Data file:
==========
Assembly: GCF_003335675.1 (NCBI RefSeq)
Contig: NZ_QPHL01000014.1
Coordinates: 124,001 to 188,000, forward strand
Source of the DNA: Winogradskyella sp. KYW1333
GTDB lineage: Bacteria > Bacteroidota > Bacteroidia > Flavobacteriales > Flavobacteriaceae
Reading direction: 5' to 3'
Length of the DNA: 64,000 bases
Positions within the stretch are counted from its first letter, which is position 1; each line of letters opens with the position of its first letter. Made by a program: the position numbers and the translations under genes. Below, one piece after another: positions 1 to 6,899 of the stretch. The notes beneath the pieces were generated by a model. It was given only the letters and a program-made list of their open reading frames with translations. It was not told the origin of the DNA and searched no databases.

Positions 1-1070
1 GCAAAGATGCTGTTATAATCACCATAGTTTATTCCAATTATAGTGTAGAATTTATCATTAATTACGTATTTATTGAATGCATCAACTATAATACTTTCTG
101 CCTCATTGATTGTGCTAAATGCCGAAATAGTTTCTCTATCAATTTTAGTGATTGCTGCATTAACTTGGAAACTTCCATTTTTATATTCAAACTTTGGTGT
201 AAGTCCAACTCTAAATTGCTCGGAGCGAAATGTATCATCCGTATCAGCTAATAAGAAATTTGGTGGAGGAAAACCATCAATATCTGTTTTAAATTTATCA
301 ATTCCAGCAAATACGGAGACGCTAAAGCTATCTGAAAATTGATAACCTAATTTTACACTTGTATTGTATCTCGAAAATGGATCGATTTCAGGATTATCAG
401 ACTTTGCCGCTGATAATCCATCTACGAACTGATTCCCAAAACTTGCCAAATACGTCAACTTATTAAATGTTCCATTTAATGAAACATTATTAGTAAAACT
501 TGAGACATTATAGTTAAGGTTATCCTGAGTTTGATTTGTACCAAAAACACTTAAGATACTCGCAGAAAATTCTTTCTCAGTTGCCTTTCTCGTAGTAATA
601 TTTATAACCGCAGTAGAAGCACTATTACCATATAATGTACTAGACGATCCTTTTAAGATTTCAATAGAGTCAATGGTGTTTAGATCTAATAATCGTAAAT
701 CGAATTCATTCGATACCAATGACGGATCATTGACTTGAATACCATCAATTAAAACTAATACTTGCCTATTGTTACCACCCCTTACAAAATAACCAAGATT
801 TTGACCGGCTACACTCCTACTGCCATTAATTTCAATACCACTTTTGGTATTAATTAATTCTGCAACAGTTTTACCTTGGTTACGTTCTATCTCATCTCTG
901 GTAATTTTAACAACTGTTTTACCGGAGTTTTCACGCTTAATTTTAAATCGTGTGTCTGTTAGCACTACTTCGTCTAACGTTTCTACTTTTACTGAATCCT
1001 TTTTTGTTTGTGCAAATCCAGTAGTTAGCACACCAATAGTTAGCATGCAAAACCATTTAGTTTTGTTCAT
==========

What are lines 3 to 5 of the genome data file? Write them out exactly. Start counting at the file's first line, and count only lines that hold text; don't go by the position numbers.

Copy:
Coordinates: 124,001 to 188,000, forward strand
Source of the DNA: Winogradskyella sp. KYW1333
GTDB lineage: Bacteria > Bacteroidota > Bacteroidia > Flavobacteriales > Flavobacteriaceae